How's Your Water Level? Build a Wireless Depth Detector

Here's how to build a wireless water depth detector based off of an Arduino Nano. This project is perfect for anyone looking for a DIY method of monitoring water levels in aquariums, pools, decorative ponds and more with up to 0.05-inch accuracy.

Based on dual BMP280 pressure sensors and a KY-013, water, temperature sensor this project is intended for monitoring evaporative and decorative ponds, creeks or wells. The functionality could also find use in aquariums, hot tubs, or pools. The dual sensor implementation provides accuracy resolution down to ~0.05 inches of water with 0.8% variation per measurement.


Referring to the schematic, the Ardurino based controller is also fitted to an HC12 serial link to provide remoted monitoring


Generic Name


Quantity DigiKey Part Number

Arduino Nano



10K resistor


4.7K resistor


510 resistor


5.1K resistor


22uf 25V Pw CAP

  1 565-4782-ND

1N4001 Diode


HC12 Serial Transceiver


BMP280 Pa Sensor



0.1" Row Connectors



0.1" Header pins

  18 277-1753-ND

Screw Terminal pins

4 position


5mm Barrel Power Conn 

Specific, dependent on mating male plug 1

1N4148 Diode

  2 1N4148FS-ND
White LED   2

Button Switch




KY-013Temp Sensor

req code change(non Stock substitute) 1





The coded processes monitor both the barometric and sensor pressures, allows for a base level configuration, high and low set points, and facilitates an LED display with trips points and a a related alarm with override.

Both the barometer re-test and wireless report can be independently scheduled in durations of 1 to 655535 seconds.

Using the BMP280 sensors together allows for water level measurement accurate down to fractions of an inch and has the happy bonus of cost less than $2. The second sensor (S1) adjusts for atmospheric barometric pressure variation.

Using the "SparkFunBME280.h" library functions and services produces readings for temperature, absolute pressure, and an altitude reading from the pressure and temperature measurements done on the sensors. Altitude is not used in this application.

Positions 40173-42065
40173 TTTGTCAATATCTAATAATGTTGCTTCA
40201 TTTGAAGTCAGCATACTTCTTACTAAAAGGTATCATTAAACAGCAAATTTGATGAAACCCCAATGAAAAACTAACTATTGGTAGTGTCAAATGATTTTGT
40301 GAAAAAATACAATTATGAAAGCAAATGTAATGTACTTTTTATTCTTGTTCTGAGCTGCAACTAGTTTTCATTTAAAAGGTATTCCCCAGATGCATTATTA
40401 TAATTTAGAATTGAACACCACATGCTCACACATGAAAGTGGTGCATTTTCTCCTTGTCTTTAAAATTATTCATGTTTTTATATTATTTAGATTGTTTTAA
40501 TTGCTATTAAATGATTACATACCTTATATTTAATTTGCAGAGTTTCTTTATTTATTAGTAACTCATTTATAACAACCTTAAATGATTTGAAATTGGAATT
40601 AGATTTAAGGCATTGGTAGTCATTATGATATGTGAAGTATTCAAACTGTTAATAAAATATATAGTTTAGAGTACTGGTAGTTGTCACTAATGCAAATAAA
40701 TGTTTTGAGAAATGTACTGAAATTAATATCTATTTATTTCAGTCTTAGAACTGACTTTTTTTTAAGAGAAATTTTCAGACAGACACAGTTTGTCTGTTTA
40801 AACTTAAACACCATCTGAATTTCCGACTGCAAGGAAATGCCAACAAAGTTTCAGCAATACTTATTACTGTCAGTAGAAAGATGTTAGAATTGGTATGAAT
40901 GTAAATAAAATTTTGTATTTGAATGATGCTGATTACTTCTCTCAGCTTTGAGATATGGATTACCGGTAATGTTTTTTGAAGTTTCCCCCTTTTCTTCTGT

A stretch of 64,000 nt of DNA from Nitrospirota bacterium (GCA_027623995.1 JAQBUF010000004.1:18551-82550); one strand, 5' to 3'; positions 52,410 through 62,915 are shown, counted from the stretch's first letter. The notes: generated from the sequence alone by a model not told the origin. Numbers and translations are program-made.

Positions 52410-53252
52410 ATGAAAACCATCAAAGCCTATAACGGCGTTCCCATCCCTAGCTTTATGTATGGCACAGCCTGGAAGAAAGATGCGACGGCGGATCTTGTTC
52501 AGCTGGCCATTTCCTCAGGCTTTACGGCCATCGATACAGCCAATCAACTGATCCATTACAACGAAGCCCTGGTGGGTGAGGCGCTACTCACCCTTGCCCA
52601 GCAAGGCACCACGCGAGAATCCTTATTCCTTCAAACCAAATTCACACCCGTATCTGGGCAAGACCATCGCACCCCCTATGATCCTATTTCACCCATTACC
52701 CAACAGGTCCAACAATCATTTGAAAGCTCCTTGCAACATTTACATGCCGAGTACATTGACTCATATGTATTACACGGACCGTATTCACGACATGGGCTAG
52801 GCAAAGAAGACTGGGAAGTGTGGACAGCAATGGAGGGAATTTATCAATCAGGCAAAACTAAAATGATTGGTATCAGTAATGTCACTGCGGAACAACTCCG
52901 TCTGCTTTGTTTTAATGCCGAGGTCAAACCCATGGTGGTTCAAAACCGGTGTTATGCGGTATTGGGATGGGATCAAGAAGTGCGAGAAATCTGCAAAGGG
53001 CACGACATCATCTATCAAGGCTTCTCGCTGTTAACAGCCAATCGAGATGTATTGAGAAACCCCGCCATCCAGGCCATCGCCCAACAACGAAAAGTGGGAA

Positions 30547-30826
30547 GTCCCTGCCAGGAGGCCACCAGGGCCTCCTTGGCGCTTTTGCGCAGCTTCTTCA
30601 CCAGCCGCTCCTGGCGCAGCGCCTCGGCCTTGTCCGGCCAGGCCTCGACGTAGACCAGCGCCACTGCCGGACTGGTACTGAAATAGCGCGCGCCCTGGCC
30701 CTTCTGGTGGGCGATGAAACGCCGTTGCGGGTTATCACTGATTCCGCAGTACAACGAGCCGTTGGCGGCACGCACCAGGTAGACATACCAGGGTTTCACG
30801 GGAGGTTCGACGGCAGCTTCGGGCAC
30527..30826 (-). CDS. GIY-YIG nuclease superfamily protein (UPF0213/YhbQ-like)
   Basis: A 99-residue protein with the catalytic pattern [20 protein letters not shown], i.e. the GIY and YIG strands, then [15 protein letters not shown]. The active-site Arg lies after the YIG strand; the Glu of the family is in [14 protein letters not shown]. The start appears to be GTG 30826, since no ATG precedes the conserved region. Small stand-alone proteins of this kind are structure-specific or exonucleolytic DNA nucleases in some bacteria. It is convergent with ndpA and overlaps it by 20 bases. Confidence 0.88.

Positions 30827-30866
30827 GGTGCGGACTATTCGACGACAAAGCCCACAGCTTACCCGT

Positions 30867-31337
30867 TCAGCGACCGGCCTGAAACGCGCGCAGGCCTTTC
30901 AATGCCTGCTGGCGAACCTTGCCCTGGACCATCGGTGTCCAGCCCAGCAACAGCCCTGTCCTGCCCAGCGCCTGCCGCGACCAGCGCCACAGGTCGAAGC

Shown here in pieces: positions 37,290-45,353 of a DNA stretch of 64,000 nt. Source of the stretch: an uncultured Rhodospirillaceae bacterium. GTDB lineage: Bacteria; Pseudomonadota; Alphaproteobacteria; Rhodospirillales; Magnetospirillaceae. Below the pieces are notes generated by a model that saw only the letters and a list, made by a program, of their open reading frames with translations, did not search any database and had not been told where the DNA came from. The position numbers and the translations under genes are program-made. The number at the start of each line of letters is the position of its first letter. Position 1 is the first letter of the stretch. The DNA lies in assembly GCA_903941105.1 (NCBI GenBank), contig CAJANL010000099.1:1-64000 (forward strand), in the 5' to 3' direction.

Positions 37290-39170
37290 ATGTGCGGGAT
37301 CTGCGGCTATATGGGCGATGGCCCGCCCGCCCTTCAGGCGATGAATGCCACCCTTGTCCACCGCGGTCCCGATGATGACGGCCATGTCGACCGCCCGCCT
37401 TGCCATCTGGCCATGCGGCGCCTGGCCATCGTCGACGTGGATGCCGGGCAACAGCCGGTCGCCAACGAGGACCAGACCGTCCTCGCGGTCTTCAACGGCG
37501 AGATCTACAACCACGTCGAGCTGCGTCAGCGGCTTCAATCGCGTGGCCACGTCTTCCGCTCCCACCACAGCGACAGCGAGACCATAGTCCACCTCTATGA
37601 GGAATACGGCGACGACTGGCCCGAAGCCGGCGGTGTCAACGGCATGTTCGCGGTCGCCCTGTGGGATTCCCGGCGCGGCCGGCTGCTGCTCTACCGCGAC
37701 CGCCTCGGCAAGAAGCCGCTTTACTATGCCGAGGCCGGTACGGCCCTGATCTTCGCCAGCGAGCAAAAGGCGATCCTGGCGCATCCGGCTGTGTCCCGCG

The HC12 is a hundred-channel, 433-MHz based, serial transceiver link and is configured to produce the maximum of 20dBm transmit power. It's configurable for a number of scenarios and provides up to 1000m for a reasonable $4-5. This wireless link is shared with the Arduino Nano’s serial USB.

A series of operational parameters, shown below, may be then configured and updated, as required, over either of these links. Any non numeric entry evokes the 4 parameter, System parameters list shown.

The report, shown below, is then available as parameter 2 , on other the connected USB port or on a remote receiver terminal configured with same channel and rate settings.

Bluetooth may also be configured onto the project, although with the controller at about 70% and memory is 46% used, additional coding for a WIFI link and interface could get the data to a Thingspeak or other Internet accessible resource. The schematic reserved pins 8 and 9 pins for an 8266 based WiFI. The code, while available, is not included in the app.

The Operational parameter list, taken from the System list, parameter 3, provides a series of variables that are maintained in EEPROM and

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